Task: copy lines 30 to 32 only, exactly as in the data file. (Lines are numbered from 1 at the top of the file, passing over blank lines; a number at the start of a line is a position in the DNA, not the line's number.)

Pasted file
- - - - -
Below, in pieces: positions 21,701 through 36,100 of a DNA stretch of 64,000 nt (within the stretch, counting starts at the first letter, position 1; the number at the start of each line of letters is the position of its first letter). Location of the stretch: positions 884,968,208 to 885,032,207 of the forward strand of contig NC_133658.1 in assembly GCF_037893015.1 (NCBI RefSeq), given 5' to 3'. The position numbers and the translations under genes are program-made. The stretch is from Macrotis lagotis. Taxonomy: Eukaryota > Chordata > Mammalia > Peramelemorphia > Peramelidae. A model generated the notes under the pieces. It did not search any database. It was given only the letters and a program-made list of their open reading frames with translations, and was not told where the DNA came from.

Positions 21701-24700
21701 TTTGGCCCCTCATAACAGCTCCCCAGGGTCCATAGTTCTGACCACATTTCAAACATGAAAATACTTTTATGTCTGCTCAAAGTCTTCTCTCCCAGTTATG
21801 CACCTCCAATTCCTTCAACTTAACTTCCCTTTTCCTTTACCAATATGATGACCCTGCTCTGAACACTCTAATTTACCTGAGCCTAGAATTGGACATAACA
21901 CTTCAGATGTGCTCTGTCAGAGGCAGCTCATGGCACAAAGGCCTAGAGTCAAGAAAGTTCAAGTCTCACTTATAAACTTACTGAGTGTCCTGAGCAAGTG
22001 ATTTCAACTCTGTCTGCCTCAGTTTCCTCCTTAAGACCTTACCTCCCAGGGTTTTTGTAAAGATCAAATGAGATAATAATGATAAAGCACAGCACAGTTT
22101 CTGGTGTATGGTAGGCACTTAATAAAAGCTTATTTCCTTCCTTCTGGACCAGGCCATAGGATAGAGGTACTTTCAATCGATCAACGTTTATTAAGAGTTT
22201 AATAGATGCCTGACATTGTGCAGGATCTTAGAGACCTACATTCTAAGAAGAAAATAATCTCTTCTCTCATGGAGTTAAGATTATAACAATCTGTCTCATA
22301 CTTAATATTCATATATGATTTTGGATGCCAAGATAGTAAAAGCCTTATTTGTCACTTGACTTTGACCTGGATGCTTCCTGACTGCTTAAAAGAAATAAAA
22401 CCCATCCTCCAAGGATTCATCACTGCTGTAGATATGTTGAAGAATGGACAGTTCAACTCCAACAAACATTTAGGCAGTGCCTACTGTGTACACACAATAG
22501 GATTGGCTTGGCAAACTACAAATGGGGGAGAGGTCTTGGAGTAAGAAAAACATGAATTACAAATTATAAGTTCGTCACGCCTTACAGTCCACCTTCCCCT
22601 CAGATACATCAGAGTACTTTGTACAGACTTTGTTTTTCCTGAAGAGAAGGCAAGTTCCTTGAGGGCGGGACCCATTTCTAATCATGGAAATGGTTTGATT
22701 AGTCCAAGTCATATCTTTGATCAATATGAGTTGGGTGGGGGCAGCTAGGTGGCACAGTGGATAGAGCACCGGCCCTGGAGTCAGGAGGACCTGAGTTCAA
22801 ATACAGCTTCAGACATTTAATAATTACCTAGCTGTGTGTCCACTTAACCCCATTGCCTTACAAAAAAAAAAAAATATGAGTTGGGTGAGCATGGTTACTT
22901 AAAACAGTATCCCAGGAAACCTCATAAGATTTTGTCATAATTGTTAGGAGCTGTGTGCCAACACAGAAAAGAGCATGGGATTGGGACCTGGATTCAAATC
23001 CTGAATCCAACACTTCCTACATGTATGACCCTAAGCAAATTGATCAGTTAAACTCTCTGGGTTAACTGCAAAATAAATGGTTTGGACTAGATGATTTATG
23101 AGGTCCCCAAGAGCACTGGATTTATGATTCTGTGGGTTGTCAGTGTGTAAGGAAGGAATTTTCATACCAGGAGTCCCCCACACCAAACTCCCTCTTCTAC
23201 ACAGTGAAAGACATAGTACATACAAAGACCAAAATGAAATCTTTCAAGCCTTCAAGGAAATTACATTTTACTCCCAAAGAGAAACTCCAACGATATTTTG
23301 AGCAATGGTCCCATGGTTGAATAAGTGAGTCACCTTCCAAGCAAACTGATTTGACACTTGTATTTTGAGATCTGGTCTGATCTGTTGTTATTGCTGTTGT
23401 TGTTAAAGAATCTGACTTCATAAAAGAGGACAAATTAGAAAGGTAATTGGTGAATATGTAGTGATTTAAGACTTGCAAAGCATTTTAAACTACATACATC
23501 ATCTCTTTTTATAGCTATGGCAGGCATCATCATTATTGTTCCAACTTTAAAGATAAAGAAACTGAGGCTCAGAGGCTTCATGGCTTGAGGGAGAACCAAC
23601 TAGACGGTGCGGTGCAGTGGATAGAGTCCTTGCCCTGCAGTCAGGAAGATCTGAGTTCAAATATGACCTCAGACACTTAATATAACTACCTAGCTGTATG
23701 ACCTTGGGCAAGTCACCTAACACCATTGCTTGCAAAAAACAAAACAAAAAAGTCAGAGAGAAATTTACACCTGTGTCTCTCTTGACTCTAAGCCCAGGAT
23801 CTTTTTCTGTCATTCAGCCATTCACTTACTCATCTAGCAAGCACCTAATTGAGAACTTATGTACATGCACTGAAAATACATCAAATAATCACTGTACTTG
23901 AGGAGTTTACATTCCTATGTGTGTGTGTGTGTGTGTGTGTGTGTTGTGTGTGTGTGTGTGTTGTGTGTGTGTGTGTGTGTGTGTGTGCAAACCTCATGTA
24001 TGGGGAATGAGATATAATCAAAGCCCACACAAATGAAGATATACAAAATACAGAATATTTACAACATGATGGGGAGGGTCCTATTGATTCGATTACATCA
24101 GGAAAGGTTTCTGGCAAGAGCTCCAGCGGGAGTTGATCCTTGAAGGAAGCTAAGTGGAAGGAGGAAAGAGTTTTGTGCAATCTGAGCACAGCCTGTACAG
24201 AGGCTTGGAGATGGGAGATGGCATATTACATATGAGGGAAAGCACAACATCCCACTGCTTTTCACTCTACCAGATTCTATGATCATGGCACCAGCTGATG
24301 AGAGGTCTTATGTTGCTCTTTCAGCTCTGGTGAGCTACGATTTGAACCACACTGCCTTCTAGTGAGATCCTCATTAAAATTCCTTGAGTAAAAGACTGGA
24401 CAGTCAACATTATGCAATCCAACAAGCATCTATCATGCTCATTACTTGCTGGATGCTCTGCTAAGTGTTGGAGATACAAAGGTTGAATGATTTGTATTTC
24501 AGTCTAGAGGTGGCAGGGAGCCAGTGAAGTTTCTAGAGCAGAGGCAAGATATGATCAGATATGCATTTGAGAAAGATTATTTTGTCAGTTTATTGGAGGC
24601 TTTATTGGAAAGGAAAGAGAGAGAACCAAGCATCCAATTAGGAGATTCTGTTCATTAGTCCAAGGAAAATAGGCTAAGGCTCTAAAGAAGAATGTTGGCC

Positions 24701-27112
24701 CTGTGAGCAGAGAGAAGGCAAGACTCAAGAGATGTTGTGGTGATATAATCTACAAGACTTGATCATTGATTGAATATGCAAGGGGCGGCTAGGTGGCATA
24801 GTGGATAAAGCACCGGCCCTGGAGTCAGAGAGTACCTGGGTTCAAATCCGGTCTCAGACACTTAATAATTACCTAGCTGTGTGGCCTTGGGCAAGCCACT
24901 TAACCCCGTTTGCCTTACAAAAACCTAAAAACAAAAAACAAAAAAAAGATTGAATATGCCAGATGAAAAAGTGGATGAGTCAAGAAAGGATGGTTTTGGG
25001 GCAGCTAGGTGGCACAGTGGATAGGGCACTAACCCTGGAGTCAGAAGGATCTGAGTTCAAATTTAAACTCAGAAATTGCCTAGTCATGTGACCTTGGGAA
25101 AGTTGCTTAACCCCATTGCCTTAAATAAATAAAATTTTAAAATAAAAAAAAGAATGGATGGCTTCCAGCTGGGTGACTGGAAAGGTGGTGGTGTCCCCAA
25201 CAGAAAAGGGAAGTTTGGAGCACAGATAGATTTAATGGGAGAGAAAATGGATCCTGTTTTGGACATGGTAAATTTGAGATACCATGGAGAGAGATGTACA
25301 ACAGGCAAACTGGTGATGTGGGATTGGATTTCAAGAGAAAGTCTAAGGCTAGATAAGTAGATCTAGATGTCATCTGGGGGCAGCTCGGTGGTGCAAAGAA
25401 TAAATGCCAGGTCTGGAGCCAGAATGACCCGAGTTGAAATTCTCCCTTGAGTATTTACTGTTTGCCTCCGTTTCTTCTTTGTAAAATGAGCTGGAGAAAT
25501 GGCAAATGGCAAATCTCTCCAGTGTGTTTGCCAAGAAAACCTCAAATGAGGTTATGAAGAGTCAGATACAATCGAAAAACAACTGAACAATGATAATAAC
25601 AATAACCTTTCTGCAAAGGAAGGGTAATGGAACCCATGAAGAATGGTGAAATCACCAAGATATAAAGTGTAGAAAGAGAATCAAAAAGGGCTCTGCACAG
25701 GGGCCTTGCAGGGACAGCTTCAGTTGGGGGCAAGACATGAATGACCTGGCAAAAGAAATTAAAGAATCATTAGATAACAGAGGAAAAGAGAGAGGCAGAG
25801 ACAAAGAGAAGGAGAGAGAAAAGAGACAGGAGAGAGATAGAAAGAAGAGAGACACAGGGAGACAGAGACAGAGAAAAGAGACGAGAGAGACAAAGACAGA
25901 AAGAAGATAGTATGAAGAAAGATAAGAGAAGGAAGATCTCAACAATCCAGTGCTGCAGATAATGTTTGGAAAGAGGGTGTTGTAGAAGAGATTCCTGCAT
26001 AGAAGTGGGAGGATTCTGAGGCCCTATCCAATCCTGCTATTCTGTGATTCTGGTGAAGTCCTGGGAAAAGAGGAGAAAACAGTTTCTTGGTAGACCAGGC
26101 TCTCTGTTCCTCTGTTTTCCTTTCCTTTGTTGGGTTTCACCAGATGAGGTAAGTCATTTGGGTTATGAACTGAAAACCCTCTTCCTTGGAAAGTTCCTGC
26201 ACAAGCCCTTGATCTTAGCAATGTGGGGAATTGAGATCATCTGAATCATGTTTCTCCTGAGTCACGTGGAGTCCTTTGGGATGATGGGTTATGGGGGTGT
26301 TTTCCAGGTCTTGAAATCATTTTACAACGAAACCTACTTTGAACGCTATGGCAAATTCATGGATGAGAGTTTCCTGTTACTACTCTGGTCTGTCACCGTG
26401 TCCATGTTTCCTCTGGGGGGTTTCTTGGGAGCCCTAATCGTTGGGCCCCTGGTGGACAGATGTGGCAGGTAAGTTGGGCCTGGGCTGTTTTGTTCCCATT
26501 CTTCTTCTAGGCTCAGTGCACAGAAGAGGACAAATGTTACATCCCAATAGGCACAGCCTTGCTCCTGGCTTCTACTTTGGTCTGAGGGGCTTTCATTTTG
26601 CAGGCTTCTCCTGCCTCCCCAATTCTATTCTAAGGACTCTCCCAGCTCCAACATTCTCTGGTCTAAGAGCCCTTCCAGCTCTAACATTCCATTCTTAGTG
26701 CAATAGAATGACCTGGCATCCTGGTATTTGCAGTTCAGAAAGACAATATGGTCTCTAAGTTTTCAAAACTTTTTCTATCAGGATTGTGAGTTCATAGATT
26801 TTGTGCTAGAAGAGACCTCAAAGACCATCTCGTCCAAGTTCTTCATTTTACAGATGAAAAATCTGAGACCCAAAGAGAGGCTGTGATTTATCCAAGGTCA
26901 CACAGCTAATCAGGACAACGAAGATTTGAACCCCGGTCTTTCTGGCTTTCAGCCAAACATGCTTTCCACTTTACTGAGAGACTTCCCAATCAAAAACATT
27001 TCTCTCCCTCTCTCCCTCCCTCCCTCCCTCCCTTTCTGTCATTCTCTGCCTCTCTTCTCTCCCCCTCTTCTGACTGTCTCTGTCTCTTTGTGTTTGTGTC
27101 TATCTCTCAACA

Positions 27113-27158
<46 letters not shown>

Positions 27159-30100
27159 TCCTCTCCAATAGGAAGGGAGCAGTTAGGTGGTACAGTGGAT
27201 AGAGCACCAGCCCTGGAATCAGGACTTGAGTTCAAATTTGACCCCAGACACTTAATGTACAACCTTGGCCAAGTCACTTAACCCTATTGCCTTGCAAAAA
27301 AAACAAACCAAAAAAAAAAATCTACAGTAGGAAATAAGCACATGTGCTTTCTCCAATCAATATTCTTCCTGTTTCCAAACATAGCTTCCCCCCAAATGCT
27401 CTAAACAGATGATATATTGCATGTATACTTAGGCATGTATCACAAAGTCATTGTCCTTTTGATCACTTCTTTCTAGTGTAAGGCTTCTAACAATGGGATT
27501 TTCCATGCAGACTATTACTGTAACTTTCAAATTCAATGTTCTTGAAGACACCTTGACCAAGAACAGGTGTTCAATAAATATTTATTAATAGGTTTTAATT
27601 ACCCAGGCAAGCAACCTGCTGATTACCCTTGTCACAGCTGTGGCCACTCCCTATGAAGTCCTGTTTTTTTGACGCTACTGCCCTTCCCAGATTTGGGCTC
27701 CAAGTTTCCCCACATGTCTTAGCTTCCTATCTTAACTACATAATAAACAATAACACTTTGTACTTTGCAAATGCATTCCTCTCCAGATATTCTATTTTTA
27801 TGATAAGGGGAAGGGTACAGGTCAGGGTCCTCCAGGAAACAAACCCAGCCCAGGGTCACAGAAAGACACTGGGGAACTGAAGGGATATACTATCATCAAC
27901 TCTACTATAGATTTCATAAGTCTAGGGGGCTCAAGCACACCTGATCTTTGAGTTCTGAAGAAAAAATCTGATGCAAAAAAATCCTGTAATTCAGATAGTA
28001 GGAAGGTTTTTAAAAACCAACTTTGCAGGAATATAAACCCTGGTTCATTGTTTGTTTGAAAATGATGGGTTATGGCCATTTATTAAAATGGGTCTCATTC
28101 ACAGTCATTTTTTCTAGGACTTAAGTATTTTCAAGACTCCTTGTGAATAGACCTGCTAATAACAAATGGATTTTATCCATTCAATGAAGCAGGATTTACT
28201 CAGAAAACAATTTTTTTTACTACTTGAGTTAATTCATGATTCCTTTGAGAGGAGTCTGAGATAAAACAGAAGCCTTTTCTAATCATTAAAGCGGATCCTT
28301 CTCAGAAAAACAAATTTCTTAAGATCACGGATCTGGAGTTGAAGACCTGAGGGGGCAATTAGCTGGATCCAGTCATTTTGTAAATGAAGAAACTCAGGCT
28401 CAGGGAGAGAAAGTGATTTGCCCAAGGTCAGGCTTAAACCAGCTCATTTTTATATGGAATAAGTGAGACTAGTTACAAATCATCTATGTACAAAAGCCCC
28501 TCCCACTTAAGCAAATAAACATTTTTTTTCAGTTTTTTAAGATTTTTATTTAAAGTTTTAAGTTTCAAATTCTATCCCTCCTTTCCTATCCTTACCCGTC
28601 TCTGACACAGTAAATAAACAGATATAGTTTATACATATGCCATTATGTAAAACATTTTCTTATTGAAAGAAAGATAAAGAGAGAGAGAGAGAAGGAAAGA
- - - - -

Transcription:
24401 CAGTCAACATTATGCAATCCAACAAGCATCTATCATGCTCATTACTTGCTGGATGCTCTGCTAAGTGTTGGAGATACAAAGGTTGAATGATTTGTATTTC
24501 AGTCTAGAGGTGGCAGGGAGCCAGTGAAGTTTCTAGAGCAGAGGCAAGATATGATCAGATATGCATTTGAGAAAGATTATTTTGTCAGTTTATTGGAGGC
24601 TTTATTGGAAAGGAAAGAGAGAGAACCAAGCATCCAATTAGGAGATTCTGTTCATTAGTCCAAGGAAAATAGGCTAAGGCTCTAAAGAAGAATGTTGGCC